Luckily, the game is forgiving with secrets rewarding the player with power-ups, health-replenishing cokes, and even extra lives. What you will also want to gather throughout the stages are quarters which can be spent after each bossfight on continues, extensions to your health-bar, or a frisbee, with all being worthwhile investments. I never had to continue on this game, but they function as extra lives, meaning they will start you on the beginning of the stages and, while they have no checkpoints, they are so short they don’t need one. You might be rewarded with more extra lives after a stage is finished with points on how well you did, so you will probably never see the game over screen. There are also 5 bosses to fight against, but these are a joke. Either they can be taken out by simply spamming the kick, or just rudimentary dodge & punish strategies, making them a complete waste.

With 10 stages in total and 5 boss-fights, Coca Cola Kid should not take you longer than 30 minutes to finish and is rather a comfortable title to get through. It has some severe problems and could have used stronger level-designs early on and better hit-detection. Still, there is fun to be had, despite it not being a strong title. It is uneven and has technical problems, but there is also fun to be had, and I think this could be fun for a beginner’s speedrun. It is just a shame that only 50% of the level-design is made with our kid’s moveset in mind, and the rest are just lackluster.

Gameplay Score: 4.5/10

Coke-city is a city alright

Cokey lives in a suburban town and he will travel through a disco-club, downtown, through a park, inside ruins of buildings, and a factory. While there is a decent variety between these locations with Coca Cola’s logo plastered around and being the source of Cokey’s health, there is little else to speak of in terms of creativity. Sure, all enemies fit in, such as disco-balls firing lasers, Japanese boxers in downtown, and there are some fitting constructions, such as telephone boots or signs, making the areas have some fitting decorations. However, besides Cokey and his powers, and some jetpack-flying gunners, there is little to speak of in more abstract creativity with the characters. At least the bosses are entertaining in their designs, with one being based on an old Japanese era and another one that has been too obsessed with operas.


The game is otherwise pleasant to look at with strong color palettes to create shades and Cokey has great animations that complement all of his different abilities. I also do like his look as, while it is rather generic 90s kid setup, the colors fit Coke’s logo and is rather simple in design, which is good for making him memorable. The portraits in the beginning, the end, and after the bossfights of the game, are also of high quality, giving each character a visual identity that is easy to remember them by, due to their strong designs.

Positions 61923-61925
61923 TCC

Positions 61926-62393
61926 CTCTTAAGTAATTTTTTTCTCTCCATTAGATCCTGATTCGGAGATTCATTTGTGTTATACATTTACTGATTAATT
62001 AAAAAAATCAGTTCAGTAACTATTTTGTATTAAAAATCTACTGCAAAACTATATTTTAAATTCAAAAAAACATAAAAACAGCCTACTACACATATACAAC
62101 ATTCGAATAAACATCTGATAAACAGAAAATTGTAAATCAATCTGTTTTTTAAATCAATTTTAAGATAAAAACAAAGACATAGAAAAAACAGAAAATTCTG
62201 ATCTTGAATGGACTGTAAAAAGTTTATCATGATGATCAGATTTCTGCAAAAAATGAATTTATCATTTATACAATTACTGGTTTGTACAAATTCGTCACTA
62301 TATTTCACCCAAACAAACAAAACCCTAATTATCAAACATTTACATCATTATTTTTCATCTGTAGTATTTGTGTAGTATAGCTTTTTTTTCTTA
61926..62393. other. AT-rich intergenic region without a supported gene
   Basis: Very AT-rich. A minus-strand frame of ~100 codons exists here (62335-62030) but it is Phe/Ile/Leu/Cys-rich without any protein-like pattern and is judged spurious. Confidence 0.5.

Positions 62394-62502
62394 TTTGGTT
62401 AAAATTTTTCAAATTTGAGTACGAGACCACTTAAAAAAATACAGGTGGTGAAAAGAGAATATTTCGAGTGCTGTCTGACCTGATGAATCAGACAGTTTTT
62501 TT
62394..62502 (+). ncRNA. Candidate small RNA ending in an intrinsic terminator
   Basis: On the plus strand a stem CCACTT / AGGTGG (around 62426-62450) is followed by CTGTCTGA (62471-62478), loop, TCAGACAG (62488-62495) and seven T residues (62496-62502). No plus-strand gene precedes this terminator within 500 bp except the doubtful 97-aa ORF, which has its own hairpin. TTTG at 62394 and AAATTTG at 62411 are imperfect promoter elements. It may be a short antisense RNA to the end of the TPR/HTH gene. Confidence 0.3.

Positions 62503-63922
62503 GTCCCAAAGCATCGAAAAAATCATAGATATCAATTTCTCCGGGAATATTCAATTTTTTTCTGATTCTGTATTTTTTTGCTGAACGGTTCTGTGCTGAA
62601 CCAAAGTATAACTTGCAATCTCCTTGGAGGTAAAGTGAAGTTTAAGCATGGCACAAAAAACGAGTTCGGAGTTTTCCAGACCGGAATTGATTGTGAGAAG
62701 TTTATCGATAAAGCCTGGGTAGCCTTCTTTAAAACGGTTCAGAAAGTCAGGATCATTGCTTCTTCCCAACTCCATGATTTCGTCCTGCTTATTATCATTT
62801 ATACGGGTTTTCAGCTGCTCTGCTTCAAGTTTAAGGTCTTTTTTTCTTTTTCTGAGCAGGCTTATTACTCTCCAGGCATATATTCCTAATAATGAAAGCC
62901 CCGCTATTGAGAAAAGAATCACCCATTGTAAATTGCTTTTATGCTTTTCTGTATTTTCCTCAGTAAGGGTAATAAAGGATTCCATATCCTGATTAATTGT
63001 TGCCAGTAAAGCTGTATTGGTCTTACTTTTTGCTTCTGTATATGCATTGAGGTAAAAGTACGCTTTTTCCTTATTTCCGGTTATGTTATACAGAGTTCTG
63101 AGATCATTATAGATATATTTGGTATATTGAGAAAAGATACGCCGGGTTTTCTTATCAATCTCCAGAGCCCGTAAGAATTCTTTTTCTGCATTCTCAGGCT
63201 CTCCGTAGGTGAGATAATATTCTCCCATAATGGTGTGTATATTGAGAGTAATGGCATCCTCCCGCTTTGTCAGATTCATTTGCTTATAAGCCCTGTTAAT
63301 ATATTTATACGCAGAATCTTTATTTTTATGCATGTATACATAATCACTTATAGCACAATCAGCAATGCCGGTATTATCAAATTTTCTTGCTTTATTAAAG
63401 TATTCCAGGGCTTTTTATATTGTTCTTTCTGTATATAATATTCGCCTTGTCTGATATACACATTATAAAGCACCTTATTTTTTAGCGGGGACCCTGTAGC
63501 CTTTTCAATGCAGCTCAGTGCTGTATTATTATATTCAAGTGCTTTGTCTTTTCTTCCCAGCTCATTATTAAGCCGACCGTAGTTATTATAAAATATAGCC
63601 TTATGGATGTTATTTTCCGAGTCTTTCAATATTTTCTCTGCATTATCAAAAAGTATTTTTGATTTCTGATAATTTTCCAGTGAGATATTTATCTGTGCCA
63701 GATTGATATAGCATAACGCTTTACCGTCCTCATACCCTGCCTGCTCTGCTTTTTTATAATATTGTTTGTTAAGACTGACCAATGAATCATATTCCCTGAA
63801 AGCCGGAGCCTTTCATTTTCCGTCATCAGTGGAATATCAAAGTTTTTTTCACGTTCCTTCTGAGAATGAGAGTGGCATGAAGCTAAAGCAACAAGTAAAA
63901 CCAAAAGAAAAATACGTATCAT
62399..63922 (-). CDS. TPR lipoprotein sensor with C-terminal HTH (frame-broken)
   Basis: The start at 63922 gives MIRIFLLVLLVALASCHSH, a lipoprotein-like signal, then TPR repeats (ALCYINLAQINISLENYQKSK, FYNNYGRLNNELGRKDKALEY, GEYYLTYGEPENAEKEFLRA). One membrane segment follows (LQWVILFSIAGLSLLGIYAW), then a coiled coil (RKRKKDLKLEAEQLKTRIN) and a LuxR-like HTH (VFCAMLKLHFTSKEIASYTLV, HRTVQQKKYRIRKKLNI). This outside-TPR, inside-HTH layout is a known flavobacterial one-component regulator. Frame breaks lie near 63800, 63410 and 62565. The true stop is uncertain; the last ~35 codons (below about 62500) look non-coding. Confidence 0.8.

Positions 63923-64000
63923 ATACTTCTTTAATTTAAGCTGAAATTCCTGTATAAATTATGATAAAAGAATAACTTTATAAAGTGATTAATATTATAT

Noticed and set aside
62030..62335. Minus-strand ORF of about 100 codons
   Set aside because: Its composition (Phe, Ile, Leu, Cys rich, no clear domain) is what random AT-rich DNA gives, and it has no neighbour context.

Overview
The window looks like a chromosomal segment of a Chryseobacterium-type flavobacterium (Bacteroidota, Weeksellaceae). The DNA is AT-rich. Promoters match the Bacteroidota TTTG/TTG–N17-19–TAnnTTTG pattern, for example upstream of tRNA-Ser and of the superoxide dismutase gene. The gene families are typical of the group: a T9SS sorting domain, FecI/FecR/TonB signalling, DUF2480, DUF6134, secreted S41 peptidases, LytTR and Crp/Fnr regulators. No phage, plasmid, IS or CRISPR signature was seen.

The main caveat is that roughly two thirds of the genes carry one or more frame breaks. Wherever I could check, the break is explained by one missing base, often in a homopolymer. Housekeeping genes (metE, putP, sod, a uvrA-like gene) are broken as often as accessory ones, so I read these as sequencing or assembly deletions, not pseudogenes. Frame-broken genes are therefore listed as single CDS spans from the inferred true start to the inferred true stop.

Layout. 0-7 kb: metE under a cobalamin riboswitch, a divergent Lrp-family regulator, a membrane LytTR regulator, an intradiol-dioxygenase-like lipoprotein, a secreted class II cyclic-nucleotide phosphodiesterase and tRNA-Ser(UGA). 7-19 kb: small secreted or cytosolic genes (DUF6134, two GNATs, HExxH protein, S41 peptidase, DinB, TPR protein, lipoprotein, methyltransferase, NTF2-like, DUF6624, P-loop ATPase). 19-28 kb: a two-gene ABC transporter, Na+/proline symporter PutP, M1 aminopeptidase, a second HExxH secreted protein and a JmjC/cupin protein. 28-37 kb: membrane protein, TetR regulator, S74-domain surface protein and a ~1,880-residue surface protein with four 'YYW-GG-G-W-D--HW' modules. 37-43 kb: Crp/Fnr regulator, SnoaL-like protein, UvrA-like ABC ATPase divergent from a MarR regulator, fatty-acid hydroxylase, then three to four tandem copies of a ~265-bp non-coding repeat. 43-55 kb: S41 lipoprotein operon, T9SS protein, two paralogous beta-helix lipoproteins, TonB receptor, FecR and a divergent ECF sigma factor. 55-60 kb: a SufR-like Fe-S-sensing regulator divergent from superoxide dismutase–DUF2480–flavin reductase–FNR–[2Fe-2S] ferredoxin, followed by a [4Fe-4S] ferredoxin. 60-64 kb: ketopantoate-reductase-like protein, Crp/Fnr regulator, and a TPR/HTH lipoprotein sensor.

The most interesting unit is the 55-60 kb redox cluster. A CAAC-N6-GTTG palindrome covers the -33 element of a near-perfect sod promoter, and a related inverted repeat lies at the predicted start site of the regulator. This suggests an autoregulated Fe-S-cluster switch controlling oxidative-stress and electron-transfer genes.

Then there is the audio, which utilizes the Game Gear’s audio-chip to a great extent. The soundtrack consists of good tunes for each area you visit, such as the factory having a low-tune and fast-paced track, the park and downtown have their own happy-go-lucky themes that are long and diverse, and the rest follows in the same footsteps, making this worth having good headphones for. The only exceptions are the intro screen and the disco stages, which both have repetitive and short songs that are rather bland. As for the sound-effects, they are high-pitched, but never ear-grating and I love the simple sounds of jumps, attacks, or just getting a coin, as they are psychedelic. My favorite is the pop-sound and bubbles of cola being poured into a glass at the opening. Man, I could go for a cold one.

Presentation Score: 5/10


Coca Cola Kid is a mixed bag that makes it bland overall. There is some potential here with some fixes, as the abilities Cokey has are diverse, the developers show they had some ideas, and the colors and soundtrack are pleasant. However, there are plenty of poor stages, bosses are worthless, and the visuals lack creativity. I think a sip of Coke would have been better. Or just stick with water.


Published by Slionr

A guy who likes to talk about video games and loves tabletop gaming. You can always follow me on twitter: @GSlionr

Leave a Reply

Fill in your details below or click an icon to log in: Logo

You are commenting using your account. Log Out /  Change )

Facebook photo

You are commenting using your Facebook account. Log Out /  Change )

Connecting to %s

%d bloggers like this: